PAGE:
The Arab League has agreed to combat extremists such as the Islamic State group as one of its suicide bombers killed 16 people at a meeting of Sunni tribal fighters and security troops in Iraq.
The resolution, issued after late-night meetings of Arab foreign ministers a day earlier, does not explicitly back American military action against the group.
US president Barack Obama is seeking an international coalition to challenge the Islamic State group and is expected to outline his plan tomorrow.
But the resolution, issued as a separate statement from a comprehensive one dealing with Arab affairs, reflected a new sense of urgency among the 22 member states to challenge the militant group that has seized large territories in Iraq and Syria.
The resolution calls for immediate measures to combat the group on the political, defence, security and legal levels. It did not elaborate.
The resolution backed the United Nations resolution issued last month that imposed sanctions on a number of the group’s fighters and called on countries to adopt measures to combat terrorism. The council resolution was adopted under Chapter 7 of the UN Charter, meaning it can be militarily enforced.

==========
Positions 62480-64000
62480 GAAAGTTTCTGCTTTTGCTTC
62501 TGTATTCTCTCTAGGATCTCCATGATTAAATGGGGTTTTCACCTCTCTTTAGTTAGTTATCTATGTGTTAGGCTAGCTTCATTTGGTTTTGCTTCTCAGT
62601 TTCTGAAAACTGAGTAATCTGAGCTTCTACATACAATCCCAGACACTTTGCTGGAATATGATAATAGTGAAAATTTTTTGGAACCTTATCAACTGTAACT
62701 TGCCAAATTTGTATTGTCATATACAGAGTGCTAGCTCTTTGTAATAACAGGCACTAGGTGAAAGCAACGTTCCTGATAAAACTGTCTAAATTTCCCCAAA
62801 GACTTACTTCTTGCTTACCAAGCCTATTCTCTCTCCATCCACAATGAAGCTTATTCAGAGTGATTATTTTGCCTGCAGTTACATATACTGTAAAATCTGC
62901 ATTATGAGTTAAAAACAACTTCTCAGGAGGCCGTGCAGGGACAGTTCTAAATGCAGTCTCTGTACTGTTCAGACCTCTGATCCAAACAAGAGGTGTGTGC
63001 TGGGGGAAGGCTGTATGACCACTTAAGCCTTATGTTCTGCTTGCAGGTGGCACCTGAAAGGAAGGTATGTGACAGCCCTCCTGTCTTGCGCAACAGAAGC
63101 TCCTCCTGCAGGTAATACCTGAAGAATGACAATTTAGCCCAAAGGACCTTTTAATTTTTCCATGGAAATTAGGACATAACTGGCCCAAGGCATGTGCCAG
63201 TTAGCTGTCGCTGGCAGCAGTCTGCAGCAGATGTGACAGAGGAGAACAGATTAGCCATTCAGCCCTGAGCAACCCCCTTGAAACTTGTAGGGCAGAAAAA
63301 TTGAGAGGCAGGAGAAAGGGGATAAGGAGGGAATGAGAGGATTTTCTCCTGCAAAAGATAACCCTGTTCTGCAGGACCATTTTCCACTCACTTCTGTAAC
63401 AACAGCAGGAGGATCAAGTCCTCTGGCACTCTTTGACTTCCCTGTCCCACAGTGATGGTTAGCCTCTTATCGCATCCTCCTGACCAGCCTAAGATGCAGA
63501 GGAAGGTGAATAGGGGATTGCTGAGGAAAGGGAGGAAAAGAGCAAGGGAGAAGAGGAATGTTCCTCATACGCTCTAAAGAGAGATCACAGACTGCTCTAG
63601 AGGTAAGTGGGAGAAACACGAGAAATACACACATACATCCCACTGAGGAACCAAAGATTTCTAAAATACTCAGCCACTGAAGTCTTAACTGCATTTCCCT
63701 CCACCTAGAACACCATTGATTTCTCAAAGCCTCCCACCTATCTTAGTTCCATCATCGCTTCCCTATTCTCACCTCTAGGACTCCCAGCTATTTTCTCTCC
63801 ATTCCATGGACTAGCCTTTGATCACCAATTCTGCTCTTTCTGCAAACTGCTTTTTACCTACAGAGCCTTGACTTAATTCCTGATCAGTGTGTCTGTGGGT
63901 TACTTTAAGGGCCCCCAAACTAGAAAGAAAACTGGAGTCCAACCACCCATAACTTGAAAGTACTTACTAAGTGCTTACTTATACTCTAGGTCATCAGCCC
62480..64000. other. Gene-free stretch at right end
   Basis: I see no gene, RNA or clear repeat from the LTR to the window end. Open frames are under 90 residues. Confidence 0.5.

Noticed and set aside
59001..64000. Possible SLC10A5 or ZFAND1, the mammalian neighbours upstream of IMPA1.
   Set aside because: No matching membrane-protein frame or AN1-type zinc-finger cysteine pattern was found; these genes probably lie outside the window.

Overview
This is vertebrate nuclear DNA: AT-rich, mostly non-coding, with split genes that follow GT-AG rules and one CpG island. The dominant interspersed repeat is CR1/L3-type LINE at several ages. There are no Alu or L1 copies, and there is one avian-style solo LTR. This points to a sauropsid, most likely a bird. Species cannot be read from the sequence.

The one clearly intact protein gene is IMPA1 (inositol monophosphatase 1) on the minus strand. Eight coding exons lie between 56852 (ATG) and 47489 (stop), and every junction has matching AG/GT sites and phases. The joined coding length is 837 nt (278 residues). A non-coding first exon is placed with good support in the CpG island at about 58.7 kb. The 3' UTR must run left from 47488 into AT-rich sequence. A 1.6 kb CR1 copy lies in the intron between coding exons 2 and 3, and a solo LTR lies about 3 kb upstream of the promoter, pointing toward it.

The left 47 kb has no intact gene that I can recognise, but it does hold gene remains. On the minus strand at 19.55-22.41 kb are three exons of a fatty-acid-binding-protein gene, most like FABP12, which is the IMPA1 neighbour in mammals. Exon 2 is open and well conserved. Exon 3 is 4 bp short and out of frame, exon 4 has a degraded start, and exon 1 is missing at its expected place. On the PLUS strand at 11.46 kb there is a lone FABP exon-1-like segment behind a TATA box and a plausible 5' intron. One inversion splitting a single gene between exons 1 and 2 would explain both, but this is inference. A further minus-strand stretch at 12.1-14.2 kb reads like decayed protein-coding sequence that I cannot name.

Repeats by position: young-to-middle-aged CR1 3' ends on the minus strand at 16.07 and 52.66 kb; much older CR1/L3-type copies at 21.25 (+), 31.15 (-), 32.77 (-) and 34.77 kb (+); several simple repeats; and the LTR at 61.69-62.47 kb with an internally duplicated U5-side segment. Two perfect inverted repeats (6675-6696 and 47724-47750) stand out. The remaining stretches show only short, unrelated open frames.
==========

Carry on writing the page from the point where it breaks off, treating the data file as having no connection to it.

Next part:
US Secretary of State John Kerry is expected in the region this week to discuss details of the coming US policy.
Iraq faces an unprecedented crisis after the Islamic State group’s offensive, which included militants committing beheadings and mass killings while targeting minorities in the country.
In yesterday’s attack, the bomber drove an explosives-laden Humvee, apparently seized from the Iraqi military, into the gathering of a major Sunni tribe, the Jabour, and security forces in Duluiyah, some 80km (45 miles) north of Baghdad, a police officer said.